Randall Kowalke, who unsuccessfully sued to prevent Alaska State Rep. David Eastman (R-Wasilla) from holding public office, will not appeal an Anchorage Superior Court judge’s ruling that Eastman is qualified to hold public office in Alaska, despite being a member of Oath Keepers.
In a short one-page filing, Kowalke notified Judge Jack McKenna on Jan. 3 of his decision to not seek an appeal.
Eastman easily won reelection to a fourth consecutive term in the State House in November, but his victory has not yet been certified since McKenna ordered the Division of Elections to delay certification until after the trial and any appeal that could have been filed.
The court is scheduled to hold a hearing on Jan. 4, at which time Judge McKenna could instruct the Division of Elections to certify Eastman’s victory so he can be seated with all other lawfully elected legislators for the upcoming legislative session, which begins on Jan. 19.
On Dec. 23, McKenna rejected Kowalke’s argument that Eastman should be banned from holding state office because the Alaska Constitution prohibits citizens from serving in public office if they are members of an organization that seeks to violently overthrow the government.
While the judge said he agreed with the plaintiffs assertion that Oath Keepers advocates for violent overthrow of the government, he said membership in the organization is protected under the First Amendment of the U.S. Constitution.
Eastman joined Oath Keepers more than a decade ago, but has had minimal association with the group outside of a few small donations.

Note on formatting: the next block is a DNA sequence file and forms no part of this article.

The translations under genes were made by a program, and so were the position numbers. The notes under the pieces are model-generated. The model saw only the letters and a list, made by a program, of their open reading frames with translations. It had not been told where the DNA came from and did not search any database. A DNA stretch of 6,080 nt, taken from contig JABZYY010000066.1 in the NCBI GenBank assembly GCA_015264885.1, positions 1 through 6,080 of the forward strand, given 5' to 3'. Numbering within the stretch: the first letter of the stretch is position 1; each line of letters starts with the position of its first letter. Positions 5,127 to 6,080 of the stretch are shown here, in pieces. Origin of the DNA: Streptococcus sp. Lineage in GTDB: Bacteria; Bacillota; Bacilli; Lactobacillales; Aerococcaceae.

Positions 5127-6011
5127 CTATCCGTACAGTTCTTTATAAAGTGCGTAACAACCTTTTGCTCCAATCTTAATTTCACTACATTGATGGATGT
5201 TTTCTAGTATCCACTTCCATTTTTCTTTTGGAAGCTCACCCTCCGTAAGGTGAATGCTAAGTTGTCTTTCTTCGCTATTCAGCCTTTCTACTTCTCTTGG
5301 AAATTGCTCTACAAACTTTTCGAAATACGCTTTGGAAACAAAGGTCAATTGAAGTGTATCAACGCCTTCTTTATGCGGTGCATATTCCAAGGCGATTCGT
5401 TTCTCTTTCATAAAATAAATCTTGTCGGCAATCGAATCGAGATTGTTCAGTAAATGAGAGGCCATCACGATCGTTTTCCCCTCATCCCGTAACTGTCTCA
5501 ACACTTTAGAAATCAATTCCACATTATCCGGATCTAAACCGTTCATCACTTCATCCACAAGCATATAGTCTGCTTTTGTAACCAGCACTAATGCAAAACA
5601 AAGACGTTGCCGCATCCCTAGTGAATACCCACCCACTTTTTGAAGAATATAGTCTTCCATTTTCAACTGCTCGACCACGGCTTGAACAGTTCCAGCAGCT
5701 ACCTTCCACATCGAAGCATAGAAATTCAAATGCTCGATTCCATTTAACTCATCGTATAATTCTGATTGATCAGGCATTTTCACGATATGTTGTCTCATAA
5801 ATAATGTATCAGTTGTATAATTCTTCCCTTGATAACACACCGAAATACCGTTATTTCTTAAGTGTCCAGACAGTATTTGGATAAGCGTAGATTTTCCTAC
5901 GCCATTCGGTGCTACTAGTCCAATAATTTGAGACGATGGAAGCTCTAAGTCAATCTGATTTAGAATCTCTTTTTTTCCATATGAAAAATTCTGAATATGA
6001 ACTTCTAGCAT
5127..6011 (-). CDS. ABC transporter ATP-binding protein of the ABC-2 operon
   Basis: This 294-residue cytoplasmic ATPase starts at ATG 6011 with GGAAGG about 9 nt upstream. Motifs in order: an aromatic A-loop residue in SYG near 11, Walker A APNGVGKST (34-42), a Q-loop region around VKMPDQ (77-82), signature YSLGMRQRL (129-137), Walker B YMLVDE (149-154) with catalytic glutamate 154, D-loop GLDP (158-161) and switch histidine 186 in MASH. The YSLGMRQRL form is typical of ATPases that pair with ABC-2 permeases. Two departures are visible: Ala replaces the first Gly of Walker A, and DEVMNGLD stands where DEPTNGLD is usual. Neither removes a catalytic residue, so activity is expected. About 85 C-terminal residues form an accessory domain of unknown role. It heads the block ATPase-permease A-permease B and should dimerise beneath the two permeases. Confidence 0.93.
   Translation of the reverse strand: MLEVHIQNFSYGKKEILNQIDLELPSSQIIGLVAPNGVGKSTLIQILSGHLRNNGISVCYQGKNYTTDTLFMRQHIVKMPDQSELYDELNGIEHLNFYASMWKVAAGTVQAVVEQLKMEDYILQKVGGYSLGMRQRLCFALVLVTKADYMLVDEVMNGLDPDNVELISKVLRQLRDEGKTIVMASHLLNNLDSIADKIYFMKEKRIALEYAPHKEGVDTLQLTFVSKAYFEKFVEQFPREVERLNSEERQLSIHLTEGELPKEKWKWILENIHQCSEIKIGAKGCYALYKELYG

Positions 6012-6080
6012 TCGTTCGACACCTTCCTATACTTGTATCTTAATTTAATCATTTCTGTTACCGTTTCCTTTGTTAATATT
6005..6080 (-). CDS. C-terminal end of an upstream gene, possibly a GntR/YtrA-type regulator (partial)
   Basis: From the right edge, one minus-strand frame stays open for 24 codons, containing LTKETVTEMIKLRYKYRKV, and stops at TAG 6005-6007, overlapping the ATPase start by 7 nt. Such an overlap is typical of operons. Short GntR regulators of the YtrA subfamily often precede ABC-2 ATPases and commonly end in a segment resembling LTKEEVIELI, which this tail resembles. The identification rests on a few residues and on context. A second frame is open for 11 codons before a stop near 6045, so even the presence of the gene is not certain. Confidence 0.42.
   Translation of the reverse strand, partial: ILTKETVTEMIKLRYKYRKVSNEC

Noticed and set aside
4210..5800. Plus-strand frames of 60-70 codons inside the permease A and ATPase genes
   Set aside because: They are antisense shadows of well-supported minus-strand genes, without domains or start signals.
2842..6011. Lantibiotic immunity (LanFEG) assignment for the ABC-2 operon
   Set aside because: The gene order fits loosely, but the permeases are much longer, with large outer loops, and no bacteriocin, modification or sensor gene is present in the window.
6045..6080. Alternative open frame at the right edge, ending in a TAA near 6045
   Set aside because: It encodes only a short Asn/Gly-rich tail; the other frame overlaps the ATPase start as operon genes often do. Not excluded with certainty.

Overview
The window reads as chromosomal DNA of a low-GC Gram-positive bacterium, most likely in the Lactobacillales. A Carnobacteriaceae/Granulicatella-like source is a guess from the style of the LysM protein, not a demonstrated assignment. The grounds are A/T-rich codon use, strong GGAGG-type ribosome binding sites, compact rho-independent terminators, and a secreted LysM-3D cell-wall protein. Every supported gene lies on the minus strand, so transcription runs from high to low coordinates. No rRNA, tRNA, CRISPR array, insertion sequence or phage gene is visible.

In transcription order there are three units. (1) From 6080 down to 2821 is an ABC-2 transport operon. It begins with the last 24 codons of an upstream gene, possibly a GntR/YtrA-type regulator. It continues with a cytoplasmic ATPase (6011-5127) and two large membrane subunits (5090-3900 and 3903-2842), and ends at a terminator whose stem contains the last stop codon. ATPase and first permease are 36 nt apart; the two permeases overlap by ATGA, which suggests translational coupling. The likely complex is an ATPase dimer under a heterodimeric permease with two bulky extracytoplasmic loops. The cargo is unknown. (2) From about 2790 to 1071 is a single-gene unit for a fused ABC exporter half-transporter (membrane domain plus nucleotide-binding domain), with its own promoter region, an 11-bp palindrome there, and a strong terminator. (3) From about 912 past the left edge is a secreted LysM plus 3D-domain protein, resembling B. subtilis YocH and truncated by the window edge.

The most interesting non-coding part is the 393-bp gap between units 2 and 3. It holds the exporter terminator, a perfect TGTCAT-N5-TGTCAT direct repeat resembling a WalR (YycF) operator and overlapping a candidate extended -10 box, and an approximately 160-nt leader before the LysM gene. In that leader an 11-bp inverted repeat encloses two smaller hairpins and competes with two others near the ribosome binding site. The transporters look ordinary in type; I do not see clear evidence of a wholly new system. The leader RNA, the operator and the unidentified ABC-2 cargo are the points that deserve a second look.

The Oath Keepers has been at the center of national discussions since Jan. 6, 2021, after a small group of the 38,000-member organization took part in the events that unfolded at the U.S. Capitol.
Eastman attended the Jan. 6 rally, along with tens of thousands of other peaceful attendees, but he never marched on the Capitol, nor has he ever advocated for the overthrow of the government.
McKenna’s final ruling said mere membership in a group such as Oath Keepers cannot be grounds for barring someone from serving in public office, even if the Alaska Constitution indicates otherwise.
McKenna observed that the Alaska Constitution’s disloyalty clause, which is identical to Hawaii’s statehood act, was originally meant to address concerns about “alleged communist activity in Hawaii at the time.”
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Alaska’s delegates thought such wording was necessary for Alaska to be admitted to the union, he added
“However, no substantive conversations or debate took place on the meaning of the provision,” McKenna wrote. He added that the provision has never been applied in Alaska case law, but that it must be interpreted in harmony with the U.S. Constitution.
The judge then noted that the wording of Alaska’s disloyalty clause seems to run contrary to the First Amendment.
“The First Amendment to the United States Constitution requires that a person’s otherwise lawful association with an organization may not be burdened by state action unless the person has a specific intent to further the illegal aims of that organization,” the judge wrote.
Additionally, he observed that Alaska’s Constitution must comply with the First Amendment which prohibits laws abridging the freedom of speech.